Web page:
While most classes require a traditional final exam, many English instructors choose to evaluate your work using a portfolio, a compilation of your best work from throughout the course. Portfolios assess your overall improvement as a writer, revision skills and ability to create writing projects over a period of time, as well as under deadlines. Thinking critically about your growth as a writer and carefully selecting your best essays can help you create a successful English portfolio.
Ponder Your Progress
Most portfolio assessments require you to write a reflective letter, an introduction that explains the evolution of your writing and the choices you made in compiling your work. This letter to your instructor is a chance to look back on how the course has influenced you to become a better writer, including challenges you've faced and specific improvements you've made in your work. Your letter might include how you felt about your writing coming into the class, why you chose the essays that appear in your portfolio and goals for continuing to develop your skills.
Show What You've Got
The bulk of your portfolio will be a selection of essays you've written throughout the course. This is your chance to let your new writing skills shine, allowing your best work to illustrate the progress you've made. You might select pieces you particularly enjoyed writing, essays that showcase significant challenges you overcame or papers that required significant reworking to reach the final versions. Consider diversity in your selections as well; the Hunter College Reading and Writing Center suggests including a variety of genres, as well as pieces that address different topics.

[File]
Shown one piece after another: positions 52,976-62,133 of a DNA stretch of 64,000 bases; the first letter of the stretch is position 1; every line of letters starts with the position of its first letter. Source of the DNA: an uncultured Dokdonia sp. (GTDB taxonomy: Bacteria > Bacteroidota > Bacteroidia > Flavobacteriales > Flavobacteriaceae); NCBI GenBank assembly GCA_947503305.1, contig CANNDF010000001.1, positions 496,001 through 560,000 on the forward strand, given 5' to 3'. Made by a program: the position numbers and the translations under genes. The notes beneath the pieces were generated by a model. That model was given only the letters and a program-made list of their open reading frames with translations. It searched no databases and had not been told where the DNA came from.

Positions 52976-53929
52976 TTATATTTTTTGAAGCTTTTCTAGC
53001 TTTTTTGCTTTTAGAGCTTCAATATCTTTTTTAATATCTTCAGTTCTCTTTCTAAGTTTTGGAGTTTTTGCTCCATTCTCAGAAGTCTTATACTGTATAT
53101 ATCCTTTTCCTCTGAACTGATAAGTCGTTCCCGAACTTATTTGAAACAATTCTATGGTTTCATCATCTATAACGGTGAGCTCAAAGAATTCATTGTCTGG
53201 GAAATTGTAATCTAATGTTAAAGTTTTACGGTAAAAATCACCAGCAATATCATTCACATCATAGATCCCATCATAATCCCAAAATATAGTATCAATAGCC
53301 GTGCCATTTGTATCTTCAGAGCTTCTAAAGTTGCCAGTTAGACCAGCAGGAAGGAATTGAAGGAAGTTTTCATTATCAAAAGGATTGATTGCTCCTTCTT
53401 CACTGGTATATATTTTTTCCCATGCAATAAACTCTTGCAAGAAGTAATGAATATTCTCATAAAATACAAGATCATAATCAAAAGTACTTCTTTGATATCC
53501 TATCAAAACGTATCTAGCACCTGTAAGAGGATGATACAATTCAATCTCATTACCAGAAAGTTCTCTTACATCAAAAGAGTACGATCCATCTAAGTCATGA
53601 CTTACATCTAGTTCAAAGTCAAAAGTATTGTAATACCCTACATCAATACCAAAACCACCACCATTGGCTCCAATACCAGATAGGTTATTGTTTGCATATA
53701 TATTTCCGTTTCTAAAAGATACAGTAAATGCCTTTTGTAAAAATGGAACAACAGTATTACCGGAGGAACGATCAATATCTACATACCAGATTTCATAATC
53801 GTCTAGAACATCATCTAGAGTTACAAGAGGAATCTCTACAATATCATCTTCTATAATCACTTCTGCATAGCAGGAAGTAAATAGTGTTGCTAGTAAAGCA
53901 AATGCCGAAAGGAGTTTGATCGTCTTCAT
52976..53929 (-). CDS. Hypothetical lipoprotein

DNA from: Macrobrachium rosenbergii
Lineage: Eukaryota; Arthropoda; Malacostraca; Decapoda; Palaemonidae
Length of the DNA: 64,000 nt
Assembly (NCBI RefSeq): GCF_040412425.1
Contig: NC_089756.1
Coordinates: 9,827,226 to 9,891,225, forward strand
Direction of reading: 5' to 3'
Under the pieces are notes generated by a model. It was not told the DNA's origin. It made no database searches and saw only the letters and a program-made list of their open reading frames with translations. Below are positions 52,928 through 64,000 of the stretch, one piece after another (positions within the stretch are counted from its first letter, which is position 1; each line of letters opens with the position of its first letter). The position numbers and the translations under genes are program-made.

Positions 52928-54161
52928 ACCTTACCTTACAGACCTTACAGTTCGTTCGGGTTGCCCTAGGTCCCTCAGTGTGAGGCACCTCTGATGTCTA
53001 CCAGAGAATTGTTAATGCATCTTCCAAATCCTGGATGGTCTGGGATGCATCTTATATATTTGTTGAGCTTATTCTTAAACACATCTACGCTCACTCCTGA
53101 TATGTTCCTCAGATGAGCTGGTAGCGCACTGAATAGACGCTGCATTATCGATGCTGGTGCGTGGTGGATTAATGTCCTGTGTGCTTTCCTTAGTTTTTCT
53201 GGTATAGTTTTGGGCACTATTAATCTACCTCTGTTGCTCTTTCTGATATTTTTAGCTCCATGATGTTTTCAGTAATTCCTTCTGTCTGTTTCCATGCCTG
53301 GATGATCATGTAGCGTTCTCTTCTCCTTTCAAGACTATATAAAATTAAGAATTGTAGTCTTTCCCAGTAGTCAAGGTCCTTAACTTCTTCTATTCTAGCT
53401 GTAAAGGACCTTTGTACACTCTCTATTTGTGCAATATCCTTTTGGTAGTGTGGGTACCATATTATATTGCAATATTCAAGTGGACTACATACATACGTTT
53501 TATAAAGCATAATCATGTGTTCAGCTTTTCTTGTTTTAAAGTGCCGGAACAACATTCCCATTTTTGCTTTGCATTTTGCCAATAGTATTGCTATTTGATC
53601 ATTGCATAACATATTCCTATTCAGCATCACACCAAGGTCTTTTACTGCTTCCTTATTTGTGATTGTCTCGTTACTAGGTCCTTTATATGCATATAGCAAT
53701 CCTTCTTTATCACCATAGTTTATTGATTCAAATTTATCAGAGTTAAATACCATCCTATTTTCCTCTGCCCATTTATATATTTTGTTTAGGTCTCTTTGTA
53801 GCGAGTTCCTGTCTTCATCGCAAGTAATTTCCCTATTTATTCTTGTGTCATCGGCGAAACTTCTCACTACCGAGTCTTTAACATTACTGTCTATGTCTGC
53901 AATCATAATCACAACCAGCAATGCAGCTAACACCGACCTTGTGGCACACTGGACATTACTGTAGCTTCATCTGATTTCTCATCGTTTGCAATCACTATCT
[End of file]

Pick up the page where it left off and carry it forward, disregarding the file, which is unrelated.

Revise and Rework
While some instructors may require you to simply include the final copies of your selected essays, others might ask you to rework them for your portfolio. This allows you to showcase your revision skills by making improvements and changes to work your instructor already is familiar with. As you revise, review your instructor's original comments to see how to clarify key concepts, enhance the style or tone and write for a specific audience's needs. If your instructor requires you to submit the original drafts along with the final copies, attach them as well.
Review the Requirements
The process of assembling your portfolio likely will vary from class to class. Some instructors may prefer that you staple your essays and fasten them with a binder clip, while others might want you to bind them down the center in a three-pronged folder. Avoid putting your work in a binder, as instructors often must carry several classes' portfolios home to grade, and binders can make the stack bulky and difficult to carry. Put the essays in the order your instructor specifies; usually, the reflective letter comes first, followed by the essays and drafts.
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